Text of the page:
The First World War was an unprecedented catastrophe that killed millions and set the continent of Europe on the path to further calamity two decades later. But it didn’t come out of nowhere. With the centennial of the outbreak of hostilities coming up in 2014, Erik Sass will be looking back at the lead-up to the war, when seemingly minor moments of friction accumulated until the situation was ready to explode. He'll be covering those events 100 years after they occurred. This is the 87th installment in the series.
September 29, 1913: Franz Ferdinand Opposes War with Serbia
After months of arguing, cajoling, pestering, and pleading, by September 1913 Austrian chief of staff Franz Conrad von Hötzendorf had finally won over foreign minister Count Leopold von Berchtold to his point of view: The upstart kingdom of Serbia, burning with ambition to liberate its ethnic kinsmen in Austria-Hungary’s neighboring Balkan provinces, represented an implacable existential threat to the Dual Monarchy which could only be eliminated by war.
Conrad was helped in his campaign by the events of the Balkan Wars, when Serbia and its allies carved up the European territories of the Ottoman Empire, then fought each other over the spoils; informed opinion held that the Serbs would next try to fulfill their national destiny by dismembering Austria-Hungary. The Austro-Hungarian Empire’s southern Slavic populations in Bosnia-Herzegovina and Croatia already complained of oppression (resentment which was hardly allayed by Bosnian governor Oskar Potiorek’s decision to decree a state of emergency in the province in May 1913). The sense of looming disintegration was only heightened by a rash of assassination attempts against Imperial officials by Slavic nationalists and anarchists.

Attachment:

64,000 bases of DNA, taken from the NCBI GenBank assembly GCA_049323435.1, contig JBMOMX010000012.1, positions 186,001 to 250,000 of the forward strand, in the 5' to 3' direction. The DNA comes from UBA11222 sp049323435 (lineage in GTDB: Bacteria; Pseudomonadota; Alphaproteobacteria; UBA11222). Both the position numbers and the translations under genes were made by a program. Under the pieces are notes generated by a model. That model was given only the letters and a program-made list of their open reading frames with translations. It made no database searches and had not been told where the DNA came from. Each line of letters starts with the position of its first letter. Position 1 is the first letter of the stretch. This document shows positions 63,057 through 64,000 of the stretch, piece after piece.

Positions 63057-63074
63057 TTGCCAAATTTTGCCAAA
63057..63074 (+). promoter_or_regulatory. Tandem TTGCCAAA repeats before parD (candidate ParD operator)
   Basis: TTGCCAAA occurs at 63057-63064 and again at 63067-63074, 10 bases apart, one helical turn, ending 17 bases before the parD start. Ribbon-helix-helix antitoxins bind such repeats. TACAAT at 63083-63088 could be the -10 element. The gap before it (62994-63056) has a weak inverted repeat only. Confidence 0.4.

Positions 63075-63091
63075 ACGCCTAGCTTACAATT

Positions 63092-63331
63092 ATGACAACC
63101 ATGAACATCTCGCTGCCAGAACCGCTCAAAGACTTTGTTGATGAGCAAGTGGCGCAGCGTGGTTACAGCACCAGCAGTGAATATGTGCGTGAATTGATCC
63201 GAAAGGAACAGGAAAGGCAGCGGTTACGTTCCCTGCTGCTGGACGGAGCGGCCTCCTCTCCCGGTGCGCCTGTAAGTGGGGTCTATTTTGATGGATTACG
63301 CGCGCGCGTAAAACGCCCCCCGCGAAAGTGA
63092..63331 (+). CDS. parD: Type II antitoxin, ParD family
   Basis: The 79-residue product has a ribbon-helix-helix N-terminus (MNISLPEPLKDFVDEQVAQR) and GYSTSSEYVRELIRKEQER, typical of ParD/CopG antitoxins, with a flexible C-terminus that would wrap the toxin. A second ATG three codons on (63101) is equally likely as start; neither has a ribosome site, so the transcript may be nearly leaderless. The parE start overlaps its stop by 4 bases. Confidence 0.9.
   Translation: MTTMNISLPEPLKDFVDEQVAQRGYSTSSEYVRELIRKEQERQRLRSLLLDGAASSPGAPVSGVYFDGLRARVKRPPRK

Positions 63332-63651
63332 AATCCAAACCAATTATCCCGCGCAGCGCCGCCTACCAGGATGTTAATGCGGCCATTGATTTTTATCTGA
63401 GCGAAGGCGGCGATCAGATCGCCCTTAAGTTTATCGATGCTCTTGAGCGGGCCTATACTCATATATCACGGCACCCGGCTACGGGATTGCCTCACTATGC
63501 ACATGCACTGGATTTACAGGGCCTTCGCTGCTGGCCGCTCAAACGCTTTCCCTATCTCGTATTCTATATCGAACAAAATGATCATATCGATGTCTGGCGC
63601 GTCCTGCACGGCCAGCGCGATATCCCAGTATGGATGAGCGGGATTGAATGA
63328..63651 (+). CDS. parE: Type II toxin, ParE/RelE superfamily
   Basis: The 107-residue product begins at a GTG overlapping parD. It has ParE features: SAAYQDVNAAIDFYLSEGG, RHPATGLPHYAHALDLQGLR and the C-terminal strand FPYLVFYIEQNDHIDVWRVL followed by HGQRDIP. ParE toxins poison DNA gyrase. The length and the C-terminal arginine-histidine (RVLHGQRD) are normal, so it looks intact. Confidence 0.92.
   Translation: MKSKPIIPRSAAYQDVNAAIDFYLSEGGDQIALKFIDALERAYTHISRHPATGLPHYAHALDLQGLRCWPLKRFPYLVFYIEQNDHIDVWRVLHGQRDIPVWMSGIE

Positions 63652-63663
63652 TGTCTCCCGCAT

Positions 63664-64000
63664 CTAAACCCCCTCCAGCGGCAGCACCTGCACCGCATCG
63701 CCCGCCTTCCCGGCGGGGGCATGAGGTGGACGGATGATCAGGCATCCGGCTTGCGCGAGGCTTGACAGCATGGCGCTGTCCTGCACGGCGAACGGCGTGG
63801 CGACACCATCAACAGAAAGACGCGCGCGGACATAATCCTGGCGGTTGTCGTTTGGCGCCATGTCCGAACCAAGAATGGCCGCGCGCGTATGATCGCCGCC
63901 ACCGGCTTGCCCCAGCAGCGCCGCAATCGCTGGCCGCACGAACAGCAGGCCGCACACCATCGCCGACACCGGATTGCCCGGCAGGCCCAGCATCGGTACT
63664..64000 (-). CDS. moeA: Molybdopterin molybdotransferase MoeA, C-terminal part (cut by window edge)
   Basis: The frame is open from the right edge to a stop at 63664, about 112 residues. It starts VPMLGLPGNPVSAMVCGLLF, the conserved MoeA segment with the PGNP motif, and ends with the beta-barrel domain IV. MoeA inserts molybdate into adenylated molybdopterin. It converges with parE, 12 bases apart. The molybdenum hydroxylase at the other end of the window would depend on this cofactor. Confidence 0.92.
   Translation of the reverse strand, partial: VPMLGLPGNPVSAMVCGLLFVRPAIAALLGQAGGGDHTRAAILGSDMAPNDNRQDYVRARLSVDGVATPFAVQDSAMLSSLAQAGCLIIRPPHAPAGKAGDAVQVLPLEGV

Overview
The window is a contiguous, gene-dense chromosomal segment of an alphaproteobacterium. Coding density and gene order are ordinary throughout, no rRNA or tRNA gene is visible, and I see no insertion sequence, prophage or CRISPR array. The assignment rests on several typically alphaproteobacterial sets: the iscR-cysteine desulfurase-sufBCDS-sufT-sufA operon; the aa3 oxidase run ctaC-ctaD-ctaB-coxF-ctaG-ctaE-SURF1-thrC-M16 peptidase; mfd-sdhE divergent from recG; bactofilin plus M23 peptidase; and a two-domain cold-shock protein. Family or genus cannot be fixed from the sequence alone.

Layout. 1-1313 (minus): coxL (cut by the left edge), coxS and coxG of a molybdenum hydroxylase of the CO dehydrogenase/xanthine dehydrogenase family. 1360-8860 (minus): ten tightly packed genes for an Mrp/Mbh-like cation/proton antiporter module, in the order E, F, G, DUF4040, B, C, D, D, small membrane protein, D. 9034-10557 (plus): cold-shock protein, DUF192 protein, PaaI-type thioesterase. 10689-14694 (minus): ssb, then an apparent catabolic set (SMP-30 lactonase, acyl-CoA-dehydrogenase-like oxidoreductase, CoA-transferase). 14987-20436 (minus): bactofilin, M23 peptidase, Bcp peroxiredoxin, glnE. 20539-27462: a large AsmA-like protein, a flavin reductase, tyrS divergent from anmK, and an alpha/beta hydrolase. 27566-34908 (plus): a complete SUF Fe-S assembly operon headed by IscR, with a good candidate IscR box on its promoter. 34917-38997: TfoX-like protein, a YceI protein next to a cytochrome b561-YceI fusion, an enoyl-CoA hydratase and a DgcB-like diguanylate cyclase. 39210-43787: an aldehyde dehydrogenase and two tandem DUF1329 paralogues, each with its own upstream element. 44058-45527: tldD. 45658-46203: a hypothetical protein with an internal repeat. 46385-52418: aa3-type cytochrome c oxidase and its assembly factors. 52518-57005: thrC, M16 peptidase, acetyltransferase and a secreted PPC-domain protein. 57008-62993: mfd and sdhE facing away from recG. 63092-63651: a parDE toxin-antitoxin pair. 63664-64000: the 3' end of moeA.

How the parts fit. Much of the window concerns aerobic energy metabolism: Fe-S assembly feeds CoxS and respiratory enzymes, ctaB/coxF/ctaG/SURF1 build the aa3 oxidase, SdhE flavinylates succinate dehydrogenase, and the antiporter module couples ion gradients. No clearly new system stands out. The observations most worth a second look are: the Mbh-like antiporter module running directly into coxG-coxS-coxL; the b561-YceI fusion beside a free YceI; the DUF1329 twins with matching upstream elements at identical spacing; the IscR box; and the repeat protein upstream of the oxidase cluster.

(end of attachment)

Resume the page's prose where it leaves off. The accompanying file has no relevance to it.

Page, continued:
In short, Conrad’s fears were no paranoid fantasy: the Empire really was coming apart at the seams, and Slavic nationalism seemed to be the main (though certainly not the only) culprit. Thus when Serbian troops invaded Albania in September 1913, threatening to undo all Berchtold’s work creating the new nation, the foreign minister didn’t need to be persuaded that the time had come for a decisive military response.
But one key figure still stood in the way: Archduke Franz Ferdinand, the heir to the throne, who remained focused on Italy as Austria-Hungary’s real long-term enemy. Never shy about sharing his opinions, Franz Ferdinand shrugged off Berchtold’s warnings about the Serbian threat—“all such Serb horror stories leave me cold”—and made no secret of his opposition to war, predicting (correctly) that it would lead to war with Serbia’s patron Russia as well. In February 1913 he gave an unusual toast at a public event: “To peace! What would we get out of war with Serbia? We’d lose the lives of young men and we’d spend money better used elsewhere. And what would we gain, for heaven’s sake? Some plum trees and goat pastures full of droppings, and a bunch of rebellious killers. Long live restraint!”